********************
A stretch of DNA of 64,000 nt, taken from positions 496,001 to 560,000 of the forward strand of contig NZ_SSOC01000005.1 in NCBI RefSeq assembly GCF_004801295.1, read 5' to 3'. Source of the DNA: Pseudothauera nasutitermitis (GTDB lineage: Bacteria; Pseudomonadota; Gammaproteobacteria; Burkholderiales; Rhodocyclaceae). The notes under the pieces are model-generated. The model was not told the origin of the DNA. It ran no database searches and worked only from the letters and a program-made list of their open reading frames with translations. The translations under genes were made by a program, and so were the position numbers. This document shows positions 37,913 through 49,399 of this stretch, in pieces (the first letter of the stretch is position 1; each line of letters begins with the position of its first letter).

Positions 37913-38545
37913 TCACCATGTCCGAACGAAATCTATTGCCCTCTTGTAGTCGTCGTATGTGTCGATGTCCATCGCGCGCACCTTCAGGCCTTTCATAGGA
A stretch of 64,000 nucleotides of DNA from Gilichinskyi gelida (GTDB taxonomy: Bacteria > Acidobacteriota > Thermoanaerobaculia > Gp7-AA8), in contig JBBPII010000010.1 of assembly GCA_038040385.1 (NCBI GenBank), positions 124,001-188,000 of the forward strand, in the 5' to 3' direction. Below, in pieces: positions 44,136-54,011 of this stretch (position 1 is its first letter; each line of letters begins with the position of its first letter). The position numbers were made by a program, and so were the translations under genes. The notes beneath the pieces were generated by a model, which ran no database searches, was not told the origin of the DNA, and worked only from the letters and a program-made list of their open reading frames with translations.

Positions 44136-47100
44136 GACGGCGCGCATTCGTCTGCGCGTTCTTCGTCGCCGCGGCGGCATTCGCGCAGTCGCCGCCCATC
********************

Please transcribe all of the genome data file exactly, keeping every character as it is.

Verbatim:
A stretch of DNA of 64,000 nt, taken from positions 496,001 to 560,000 of the forward strand of contig NZ_SSOC01000005.1 in NCBI RefSeq assembly GCF_004801295.1, read 5' to 3'. Source of the DNA: Pseudothauera nasutitermitis (GTDB lineage: Bacteria; Pseudomonadota; Gammaproteobacteria; Burkholderiales; Rhodocyclaceae). The notes under the pieces are model-generated. The model was not told the origin of the DNA. It ran no database searches and worked only from the letters and a program-made list of their open reading frames with translations. The translations under genes were made by a program, and so were the position numbers. This document shows positions 37,913 through 49,399 of this stretch, in pieces (the first letter of the stretch is position 1; each line of letters begins with the position of its first letter).

Positions 37913-38545
37913 TCACCATGTCCGAACGAAATCTATTGCCCTCTTGTAGTCGTCGTATGTGTCGATGTCCATCGCGCGCACCTTCAGGCCTTTCATAGGA
A stretch of 64,000 nucleotides of DNA from Gilichinskyi gelida (GTDB taxonomy: Bacteria > Acidobacteriota > Thermoanaerobaculia > Gp7-AA8), in contig JBBPII010000010.1 of assembly GCA_038040385.1 (NCBI GenBank), positions 124,001-188,000 of the forward strand, in the 5' to 3' direction. Below, in pieces: positions 44,136-54,011 of this stretch (position 1 is its first letter; each line of letters begins with the position of its first letter). The position numbers were made by a program, and so were the translations under genes. The notes beneath the pieces were generated by a model, which ran no database searches, was not told the origin of the DNA, and worked only from the letters and a program-made list of their open reading frames with translations.

Positions 44136-47100
44136 GACGGCGCGCATTCGTCTGCGCGTTCTTCGTCGCCGCGGCGGCATTCGCGCAGTCGCCGCCCATC